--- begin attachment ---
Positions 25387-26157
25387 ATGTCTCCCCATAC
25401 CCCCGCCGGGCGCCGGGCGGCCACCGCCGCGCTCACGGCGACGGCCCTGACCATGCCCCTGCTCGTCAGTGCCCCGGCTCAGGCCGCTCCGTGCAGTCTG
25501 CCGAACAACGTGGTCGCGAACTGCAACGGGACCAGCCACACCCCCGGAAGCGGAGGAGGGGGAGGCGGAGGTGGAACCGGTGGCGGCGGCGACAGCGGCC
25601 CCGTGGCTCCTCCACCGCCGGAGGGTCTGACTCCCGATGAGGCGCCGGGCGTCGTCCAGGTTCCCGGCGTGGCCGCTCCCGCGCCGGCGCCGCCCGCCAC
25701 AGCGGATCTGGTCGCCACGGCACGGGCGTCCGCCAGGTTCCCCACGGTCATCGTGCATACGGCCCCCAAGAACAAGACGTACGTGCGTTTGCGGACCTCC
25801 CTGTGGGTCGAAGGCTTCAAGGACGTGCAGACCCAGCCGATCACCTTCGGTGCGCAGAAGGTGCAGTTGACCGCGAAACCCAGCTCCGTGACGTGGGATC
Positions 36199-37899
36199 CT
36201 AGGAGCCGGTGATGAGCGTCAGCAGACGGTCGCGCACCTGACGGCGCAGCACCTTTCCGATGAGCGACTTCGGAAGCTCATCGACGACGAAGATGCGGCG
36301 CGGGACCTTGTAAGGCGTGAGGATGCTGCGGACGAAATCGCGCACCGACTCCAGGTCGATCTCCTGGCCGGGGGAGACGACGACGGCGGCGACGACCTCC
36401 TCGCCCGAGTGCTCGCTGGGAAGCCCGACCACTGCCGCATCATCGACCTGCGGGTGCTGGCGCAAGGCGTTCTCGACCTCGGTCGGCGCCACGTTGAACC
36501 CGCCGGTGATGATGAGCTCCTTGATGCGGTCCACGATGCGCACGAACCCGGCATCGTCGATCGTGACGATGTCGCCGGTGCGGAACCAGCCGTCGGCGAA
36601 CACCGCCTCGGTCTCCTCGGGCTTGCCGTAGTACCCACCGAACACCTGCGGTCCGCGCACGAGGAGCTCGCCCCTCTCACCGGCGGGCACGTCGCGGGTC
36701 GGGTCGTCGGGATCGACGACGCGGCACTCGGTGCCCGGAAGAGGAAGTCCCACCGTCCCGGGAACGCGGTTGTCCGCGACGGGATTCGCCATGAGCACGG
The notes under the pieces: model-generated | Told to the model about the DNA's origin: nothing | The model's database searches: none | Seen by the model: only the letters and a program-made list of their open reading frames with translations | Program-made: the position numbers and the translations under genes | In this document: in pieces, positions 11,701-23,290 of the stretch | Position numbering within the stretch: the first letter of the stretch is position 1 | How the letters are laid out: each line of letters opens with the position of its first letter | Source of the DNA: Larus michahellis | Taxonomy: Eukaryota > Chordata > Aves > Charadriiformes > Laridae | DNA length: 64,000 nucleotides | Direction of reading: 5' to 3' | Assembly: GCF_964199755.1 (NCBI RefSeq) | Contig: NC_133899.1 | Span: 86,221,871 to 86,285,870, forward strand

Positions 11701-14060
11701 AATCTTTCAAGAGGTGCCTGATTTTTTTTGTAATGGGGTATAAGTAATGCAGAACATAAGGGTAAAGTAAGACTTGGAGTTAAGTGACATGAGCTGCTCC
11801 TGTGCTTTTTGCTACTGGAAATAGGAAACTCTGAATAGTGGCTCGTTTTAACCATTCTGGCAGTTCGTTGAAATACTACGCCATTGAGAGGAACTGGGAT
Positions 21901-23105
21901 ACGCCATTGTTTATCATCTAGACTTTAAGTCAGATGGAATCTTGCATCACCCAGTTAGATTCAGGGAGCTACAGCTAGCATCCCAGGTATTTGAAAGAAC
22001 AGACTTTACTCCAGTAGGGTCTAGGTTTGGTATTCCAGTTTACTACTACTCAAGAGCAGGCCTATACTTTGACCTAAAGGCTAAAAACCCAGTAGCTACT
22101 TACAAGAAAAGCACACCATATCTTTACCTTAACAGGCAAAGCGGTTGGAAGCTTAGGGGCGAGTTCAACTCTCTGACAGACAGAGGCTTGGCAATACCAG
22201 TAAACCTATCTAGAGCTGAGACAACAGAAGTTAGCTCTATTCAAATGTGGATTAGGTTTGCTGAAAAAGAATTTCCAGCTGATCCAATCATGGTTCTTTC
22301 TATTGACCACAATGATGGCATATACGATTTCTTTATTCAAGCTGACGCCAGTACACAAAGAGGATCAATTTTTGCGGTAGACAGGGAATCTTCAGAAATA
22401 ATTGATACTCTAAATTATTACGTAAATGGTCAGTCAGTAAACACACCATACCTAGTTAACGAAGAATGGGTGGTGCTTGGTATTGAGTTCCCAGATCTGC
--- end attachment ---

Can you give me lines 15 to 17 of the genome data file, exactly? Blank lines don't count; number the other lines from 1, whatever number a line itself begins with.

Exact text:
36701 GGGTCGTCGGGATCGACGACGCGGCACTCGGTGCCCGGAAGAGGAAGTCCCACCGTCCCGGGAACGCGGTTGTCCGCGACGGGATTCGCCATGAGCACGG
The notes under the pieces: model-generated | Told to the model about the DNA's origin: nothing | The model's database searches: none | Seen by the model: only the letters and a program-made list of their open reading frames with translations | Program-made: the position numbers and the translations under genes | In this document: in pieces, positions 11,701-23,290 of the stretch | Position numbering within the stretch: the first letter of the stretch is position 1 | How the letters are laid out: each line of letters opens with the position of its first letter | Source of the DNA: Larus michahellis | Taxonomy: Eukaryota > Chordata > Aves > Charadriiformes > Laridae | DNA length: 64,000 nucleotides | Direction of reading: 5' to 3' | Assembly: GCF_964199755.1 (NCBI RefSeq) | Contig: NC_133899.1 | Span: 86,221,871 to 86,285,870, forward strand

Positions 11701-14060